Alright, so you’re convinced that habits are better than relying on your willpower reserves to accomplish your goals. But you’re wondering how to effectively make habits that will help you get shit done and keep your willpower for when you really need it.
So, how do we form habits?
1. Use another habit you already have to link this habit to
For years, I struggled with forgetting - or just avoiding - practicing piano. I loved playing piano, the feel of the keys, the satisfaction of finally getting something right, just getting to hear the sound of the music coming out. I loved it. I still love it. But it was hard as hell to get myself to practice.
Every night before bed I studied music theory and literature for a couple hours. It was my nightly routine. After this, I would brush my teeth. I had two habits that were linked to one another. After a couple hours of reading, my brain said “After this chapter, I should brush my teeth and go to bed.” Without realising it, I had effectively linked two habits together, making the formation of the reading habit much easier than it could have been.
But I still struggled with getting my piano practice in. So I decided that, between studying music theory and studying literature, I would practice piano. Suddenly, not as much willpower was needed to practice piano, because once I finished one habit, my brain fired off the message that I should practice piano. After a while (the standard 28 days to form a habit), it paid off and practicing piano was simple. I didn’t really think about it. And I was getting way better at piano by practicing daily.
If you link the habit you’re trying to form to another habit in your mind - either fitting it in before or after another habit - then, it will become easier to build that habit. They will become linked in your mind and you won’t be able to procrastinate. I think it’s especially helpful to put the habit you’re trying to form before a well-established habit, like showering or brushing your teeth. That way, since you want to get to the other thing - because you’ve hardwired your brain to do that at “x” time or before you do “y” thing - you power through the part that needs willpower to get to the easy stuff that is already a component of your day.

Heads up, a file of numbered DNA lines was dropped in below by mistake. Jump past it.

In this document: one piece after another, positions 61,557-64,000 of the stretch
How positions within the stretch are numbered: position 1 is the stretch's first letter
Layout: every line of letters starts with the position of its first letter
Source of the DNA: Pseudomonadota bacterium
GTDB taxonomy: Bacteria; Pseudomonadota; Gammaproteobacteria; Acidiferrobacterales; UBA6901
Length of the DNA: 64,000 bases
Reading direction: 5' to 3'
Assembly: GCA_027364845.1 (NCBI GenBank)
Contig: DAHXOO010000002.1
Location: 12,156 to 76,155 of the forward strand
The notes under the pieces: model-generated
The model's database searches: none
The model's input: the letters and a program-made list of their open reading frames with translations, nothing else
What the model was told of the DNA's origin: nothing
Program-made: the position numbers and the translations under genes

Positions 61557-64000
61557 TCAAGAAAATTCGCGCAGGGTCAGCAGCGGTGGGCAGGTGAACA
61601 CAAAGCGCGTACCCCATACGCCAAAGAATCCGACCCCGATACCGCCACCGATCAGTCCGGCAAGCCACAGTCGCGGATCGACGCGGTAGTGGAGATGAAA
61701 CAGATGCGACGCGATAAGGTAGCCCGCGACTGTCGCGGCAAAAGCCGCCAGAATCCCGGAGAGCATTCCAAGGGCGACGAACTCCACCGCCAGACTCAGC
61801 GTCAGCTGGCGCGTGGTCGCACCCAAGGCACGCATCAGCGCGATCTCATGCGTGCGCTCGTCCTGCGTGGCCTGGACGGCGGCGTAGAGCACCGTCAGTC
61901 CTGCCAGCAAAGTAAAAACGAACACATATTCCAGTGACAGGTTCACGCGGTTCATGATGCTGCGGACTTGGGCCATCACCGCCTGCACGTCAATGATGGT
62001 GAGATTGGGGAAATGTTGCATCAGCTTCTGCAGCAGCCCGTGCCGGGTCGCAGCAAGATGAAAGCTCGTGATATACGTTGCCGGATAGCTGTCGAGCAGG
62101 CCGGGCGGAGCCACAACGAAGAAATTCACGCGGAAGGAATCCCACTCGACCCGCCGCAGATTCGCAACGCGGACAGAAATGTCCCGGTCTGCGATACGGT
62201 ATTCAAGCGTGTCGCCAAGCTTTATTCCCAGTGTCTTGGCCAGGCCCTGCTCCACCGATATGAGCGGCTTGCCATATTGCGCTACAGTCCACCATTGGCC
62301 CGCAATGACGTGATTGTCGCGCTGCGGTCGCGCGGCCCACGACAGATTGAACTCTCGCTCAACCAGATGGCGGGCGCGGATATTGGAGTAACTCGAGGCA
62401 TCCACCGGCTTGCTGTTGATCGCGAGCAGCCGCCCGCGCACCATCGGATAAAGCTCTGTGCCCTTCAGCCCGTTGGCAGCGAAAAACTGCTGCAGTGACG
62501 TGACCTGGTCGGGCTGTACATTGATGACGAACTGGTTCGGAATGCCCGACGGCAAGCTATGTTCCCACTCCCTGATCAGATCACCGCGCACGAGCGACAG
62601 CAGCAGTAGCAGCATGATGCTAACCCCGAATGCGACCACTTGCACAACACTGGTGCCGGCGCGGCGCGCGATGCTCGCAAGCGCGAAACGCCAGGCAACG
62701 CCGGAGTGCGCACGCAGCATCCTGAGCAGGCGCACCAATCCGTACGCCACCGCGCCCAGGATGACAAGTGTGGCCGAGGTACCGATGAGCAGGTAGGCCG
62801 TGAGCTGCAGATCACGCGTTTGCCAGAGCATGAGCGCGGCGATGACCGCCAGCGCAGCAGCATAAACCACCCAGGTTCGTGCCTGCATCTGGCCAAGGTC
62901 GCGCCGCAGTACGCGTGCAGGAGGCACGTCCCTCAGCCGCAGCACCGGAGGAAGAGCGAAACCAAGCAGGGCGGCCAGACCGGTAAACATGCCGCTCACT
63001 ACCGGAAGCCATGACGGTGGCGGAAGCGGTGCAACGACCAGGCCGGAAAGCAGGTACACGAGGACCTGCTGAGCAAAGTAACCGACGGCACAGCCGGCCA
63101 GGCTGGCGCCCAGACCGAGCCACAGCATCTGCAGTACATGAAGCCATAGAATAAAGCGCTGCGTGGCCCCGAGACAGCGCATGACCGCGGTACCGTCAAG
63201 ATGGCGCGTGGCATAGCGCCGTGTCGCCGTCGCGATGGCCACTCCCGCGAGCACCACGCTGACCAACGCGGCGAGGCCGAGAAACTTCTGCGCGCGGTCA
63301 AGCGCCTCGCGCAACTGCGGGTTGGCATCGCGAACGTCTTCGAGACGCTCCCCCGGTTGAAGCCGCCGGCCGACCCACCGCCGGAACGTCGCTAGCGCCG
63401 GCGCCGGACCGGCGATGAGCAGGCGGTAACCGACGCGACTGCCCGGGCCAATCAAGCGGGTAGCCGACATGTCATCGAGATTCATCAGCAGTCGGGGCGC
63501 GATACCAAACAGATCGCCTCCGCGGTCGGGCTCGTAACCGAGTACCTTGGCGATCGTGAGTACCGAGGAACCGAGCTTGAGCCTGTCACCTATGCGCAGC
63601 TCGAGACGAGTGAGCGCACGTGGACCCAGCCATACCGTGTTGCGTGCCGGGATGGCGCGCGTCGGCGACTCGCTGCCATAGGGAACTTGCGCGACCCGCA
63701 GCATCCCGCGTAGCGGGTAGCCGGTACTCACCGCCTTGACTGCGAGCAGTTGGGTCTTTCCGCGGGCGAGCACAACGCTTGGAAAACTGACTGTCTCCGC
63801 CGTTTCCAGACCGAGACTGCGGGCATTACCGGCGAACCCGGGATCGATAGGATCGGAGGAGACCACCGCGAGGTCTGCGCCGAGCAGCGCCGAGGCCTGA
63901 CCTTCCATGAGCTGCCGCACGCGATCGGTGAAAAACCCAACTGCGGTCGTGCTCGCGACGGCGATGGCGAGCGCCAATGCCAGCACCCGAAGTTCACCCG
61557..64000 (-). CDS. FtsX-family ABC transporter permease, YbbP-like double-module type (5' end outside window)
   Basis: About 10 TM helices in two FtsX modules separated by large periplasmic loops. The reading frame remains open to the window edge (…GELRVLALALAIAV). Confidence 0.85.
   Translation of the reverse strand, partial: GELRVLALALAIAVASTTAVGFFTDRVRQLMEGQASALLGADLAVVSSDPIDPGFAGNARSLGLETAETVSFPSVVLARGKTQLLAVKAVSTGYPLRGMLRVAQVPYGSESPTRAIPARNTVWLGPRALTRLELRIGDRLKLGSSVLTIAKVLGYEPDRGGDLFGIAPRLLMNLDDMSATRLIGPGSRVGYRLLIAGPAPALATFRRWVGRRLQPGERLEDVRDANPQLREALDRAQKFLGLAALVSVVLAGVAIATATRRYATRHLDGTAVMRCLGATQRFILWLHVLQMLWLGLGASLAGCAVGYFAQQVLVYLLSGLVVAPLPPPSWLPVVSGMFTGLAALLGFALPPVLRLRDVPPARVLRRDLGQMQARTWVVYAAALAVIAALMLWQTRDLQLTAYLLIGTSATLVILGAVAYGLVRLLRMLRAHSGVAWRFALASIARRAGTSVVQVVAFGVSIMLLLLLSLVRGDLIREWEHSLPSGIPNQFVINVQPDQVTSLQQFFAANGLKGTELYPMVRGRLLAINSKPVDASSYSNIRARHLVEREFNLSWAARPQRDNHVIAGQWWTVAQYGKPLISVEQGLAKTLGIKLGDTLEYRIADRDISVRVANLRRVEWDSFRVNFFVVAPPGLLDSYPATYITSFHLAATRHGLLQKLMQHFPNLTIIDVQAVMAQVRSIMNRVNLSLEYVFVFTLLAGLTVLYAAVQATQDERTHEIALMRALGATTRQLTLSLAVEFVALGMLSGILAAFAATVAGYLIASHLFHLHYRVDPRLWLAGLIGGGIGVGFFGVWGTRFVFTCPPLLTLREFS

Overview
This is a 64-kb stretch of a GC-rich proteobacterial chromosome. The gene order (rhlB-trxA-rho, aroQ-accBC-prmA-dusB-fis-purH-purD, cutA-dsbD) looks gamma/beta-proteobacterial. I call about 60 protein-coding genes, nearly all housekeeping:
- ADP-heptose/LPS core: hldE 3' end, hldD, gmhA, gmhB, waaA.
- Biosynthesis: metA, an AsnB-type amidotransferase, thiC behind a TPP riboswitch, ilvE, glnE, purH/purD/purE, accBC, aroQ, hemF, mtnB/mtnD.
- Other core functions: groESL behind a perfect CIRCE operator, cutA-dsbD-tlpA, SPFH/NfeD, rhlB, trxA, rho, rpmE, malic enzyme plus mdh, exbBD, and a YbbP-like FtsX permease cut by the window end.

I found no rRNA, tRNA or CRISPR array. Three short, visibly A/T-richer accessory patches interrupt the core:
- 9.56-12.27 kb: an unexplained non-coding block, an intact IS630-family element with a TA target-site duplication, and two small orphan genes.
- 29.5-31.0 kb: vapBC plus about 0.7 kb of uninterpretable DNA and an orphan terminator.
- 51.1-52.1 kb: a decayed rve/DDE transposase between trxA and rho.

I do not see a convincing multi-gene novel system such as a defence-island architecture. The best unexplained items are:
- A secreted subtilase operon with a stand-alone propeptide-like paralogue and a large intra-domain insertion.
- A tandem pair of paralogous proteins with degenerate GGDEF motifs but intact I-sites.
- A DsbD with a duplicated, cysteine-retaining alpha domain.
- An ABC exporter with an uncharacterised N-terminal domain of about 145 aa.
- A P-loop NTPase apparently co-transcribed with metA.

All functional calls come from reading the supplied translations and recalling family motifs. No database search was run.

2. Use the clock to help you
If you want to do something, set aside a certain time for it. Be specific. Not “I’ll do this in the afternoon” or “I’ll do this sometime before 9am” but “I’m going to start this at 7:30 and end at 8:30.”
If you attach the thing you want to do to a specific time in your mind, it becomes easier to do. The more specific you can be, the better. Linking an activity and a time in your brain helps create a more solid habit and will be much better than having a vague idea that’s harder to set goals around.
3. Only form one habit at a time
Building up a habit takes willpower, which is inherently exhausting to use. Therefore, the beginning of habit making will be just as hard as it is to do things without habits. As time goes on, it will become easier, but in the beginning, it takes just as much willpower as you were using before you decided to build a habit. Because of this, you should not try to build multiple habits at a time.
If you do try to build multiple habits at a time, doing so many new things will leave you exhausted and you’ll end up right where you started: with no new habits and out of willpower. In order to avoid this, you have to strictly only create one habit at a time. After 28 days, you can go on to the next one, but until then, decide in your mind that you will not make any new habits other than this one. And focus your willpower into building this habit, so you can get onto the next one and have a host of good habits to fall back on to make your life easier. Don’t stretch yourself thin, only focus on one habit at a time.
Once you decide to build habits instead of wear yourself out trying to get through your day with willpower, remember to go slow. Take it one habit at a time and attach that habit to other habits and set times to make them easier to remember and to act upon. Keep on keeping on when it gets tough until suddenly, you notice it’s no longer tough. Then, you’ll know you’ve constructed a habit. After you do that, take a moment to be proud of yourself before you continue on to other habits. It’s good to take pride in an accomplishment. And it will give you motivation to start the next one.